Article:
Salad, people. We’re talking about who gets a salad first.

He scared the hell out of me. And he triggered all my de Becker warning bells. Because this was not the response of a rational human being who was having a bad day. This was the response of a furious, dangerous person who was just looking for an excuse to go off. You ask how I know that. I know because I was there. Because I could read it in his stance, in his smell, in the chemicals coming off him and his dilated pupils, in his twitchy fists. A big part of what de Becker teaches is that your good manners, your unwillingness to trust your gut, your fear of offending the lunatic in front of you, will get you hurt. Sometimes, it will get you killed.

I was about to turn tail and hijack it out of there (no salad for me) when the manager of Chop’t swooped in and asked if I was OK. I informed him that I most certainly was not. Meanwhile, Red’s temper is escalating by the second. At this point, the manager put his arm around me and escorted me to the very front of the salad station, leaving Red and his lady friend to work out their issues. He deposited me at the salad maker closest the the register and asked me what happened. I explained, and he said he’d watch to make sure I got out of the restaurant ok.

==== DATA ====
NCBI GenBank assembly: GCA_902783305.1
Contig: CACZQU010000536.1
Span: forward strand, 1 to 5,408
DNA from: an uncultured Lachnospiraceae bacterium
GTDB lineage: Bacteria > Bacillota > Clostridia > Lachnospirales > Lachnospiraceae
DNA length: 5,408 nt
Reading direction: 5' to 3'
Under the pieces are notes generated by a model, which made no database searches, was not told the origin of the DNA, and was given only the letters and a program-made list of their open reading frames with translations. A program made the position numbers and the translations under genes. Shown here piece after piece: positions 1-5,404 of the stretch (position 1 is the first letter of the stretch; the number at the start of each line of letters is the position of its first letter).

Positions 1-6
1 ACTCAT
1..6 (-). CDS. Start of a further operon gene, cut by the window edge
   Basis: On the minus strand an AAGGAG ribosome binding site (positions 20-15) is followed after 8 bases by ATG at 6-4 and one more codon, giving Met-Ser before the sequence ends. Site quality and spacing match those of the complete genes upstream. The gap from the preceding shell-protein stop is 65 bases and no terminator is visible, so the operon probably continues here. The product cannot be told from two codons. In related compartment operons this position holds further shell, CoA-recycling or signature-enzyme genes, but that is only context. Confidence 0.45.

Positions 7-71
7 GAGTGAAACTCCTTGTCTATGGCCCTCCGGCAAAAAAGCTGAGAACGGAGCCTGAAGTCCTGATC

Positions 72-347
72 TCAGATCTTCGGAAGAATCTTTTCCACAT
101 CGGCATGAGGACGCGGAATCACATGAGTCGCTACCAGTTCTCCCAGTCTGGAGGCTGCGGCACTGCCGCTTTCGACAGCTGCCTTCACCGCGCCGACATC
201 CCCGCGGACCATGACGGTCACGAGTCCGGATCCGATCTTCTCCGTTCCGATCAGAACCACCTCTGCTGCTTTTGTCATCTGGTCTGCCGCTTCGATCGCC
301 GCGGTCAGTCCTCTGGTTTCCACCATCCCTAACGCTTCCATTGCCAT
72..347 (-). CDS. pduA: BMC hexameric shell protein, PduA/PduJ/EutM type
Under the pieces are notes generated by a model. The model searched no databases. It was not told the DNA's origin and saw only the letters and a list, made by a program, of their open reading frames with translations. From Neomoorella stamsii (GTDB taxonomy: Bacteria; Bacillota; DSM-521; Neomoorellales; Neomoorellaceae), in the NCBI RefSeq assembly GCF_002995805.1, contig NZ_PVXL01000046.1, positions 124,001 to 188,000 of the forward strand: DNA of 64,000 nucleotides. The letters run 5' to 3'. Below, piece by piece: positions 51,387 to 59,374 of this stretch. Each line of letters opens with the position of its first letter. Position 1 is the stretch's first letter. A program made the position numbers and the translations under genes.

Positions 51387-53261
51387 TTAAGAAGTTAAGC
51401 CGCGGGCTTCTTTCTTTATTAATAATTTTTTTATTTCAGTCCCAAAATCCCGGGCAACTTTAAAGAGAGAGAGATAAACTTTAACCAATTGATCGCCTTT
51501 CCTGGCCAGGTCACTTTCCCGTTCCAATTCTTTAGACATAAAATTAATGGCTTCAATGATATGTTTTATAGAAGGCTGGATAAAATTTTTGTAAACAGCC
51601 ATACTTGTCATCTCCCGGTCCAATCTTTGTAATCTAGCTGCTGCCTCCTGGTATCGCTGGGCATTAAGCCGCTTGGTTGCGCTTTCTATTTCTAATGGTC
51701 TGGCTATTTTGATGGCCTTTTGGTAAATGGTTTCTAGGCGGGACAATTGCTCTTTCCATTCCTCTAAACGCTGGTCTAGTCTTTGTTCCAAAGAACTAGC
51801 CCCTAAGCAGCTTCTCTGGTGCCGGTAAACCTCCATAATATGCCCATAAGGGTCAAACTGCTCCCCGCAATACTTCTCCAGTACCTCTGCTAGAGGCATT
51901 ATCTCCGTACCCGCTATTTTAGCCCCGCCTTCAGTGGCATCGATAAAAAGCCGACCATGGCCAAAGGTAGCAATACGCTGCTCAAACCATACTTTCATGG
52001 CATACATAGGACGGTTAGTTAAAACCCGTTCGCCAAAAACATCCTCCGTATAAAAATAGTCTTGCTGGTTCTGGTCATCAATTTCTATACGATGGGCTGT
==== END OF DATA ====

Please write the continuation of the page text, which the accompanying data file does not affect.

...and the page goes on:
I ordered my salad, paid, and got the hell out of there, checking behind me to make sure Red wasn’t following. As soon as I was a block away I burst into tears (I regret nothing).

So I’m fine. My salad was delicious. I have an undying respect and affection for the manager of Chop’t at 17th street. But here’s what’s haunting me: the woman he was with. Yes, she acted like a real bitch, but I can’t help imagining her life. If this is how he rects to a stranger who wants to bypass him on the salad line, how does he react to her when she wants to do anything he deems unacceptable? What would have happened if she’d told him to calm down? What will the rest of her day be like? What’s going to happen to her tonight?

I wish her well, is what I’m trying to say. I hope she’s OK.

But my gut tells me otherwise.